Evil In Lord Of The Flies Essay

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The Lord of the Flies, by William Golding is a thorough analyzation of human evil depicted by a group of British schoolboys whose primal instincts soon unleash themselves. Golding creates a slow build-up into the collapse of society to demonstrate the horrors of mankind and the result of separation from civilization. The novel is an examination of human evil that moves beyond the borders of civilization. Golding investigates the justifications and embodiments of evil in human nature, later concluding that evil is innate. Once marooned on the island, it becomes evident that each character is a symbol for roles in society. Ralph, the symbol of government and law, is an example of a balance of both good and evil. Jack, on the other hand, is…show more content…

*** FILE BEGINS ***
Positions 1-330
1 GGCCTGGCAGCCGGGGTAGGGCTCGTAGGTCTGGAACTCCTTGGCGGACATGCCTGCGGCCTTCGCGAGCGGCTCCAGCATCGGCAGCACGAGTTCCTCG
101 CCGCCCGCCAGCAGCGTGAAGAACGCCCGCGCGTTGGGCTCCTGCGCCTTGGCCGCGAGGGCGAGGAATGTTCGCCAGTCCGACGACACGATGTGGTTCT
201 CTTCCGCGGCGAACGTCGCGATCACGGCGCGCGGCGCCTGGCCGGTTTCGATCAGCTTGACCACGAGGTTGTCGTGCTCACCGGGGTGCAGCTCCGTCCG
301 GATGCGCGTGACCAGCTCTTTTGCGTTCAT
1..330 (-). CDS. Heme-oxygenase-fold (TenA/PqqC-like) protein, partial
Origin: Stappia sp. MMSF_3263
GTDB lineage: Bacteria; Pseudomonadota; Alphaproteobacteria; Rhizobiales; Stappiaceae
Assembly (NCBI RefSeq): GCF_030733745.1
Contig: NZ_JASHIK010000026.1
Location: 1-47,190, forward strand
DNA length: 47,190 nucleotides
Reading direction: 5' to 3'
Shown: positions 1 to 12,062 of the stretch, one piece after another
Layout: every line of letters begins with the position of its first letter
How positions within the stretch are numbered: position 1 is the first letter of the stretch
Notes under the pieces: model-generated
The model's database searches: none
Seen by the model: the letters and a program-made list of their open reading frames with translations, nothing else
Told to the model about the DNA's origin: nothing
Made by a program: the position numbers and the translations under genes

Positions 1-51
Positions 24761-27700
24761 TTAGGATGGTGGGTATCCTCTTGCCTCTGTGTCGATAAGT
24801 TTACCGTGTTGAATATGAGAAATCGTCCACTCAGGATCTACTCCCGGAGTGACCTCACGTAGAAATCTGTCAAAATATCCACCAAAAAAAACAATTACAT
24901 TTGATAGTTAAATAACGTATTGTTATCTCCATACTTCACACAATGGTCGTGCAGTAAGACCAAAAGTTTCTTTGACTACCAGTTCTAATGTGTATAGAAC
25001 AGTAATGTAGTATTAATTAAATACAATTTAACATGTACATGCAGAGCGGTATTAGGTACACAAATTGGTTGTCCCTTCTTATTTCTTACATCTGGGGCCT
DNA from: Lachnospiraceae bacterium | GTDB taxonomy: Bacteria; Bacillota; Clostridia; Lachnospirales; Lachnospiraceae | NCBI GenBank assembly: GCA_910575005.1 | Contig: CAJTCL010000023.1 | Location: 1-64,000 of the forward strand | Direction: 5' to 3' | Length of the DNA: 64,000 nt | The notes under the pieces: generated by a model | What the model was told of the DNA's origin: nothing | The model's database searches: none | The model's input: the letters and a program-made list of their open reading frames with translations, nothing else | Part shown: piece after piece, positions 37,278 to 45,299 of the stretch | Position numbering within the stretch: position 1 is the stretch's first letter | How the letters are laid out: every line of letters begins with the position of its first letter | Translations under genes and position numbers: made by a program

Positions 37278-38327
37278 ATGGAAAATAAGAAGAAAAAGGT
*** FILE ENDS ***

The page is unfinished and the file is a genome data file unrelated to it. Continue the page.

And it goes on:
Piggy, who almost shows no level of savagery, is the stark contrast to Roger, who unleashes his sadistic side with little hesitation. At first, Roger is held back by the "taboo of the old life" (14). Later, however, his true nature is released. Golding implies that human instinct pertains to savagery to a much greater extent than the instinct of civilization. When left without the constraints of civilization, the human psyche will inevitably resort to barbarism. This, apparently, is because moral behavior is a restraint brought on by civilization, and the true nature of humans is comprised of an innate evil. The idea of innate evil is also represented by the Lord of the Flies himself when he says, “I’m warning you. I’m going to get angry. D’you see? You’re not wanted. Understand? We are going to have fun on this island. Understand? We are going to have fun on this island! So don’t try it on, my poor misguided boy, or else–” (345). The Lord of the Flies uses the word “fun” to describe their desires and wants that they can now indulge in without any regard towards the rules of society. This further supports the theme of innate evil by describing the cruelty and immorality that they all possess underneath the layers of
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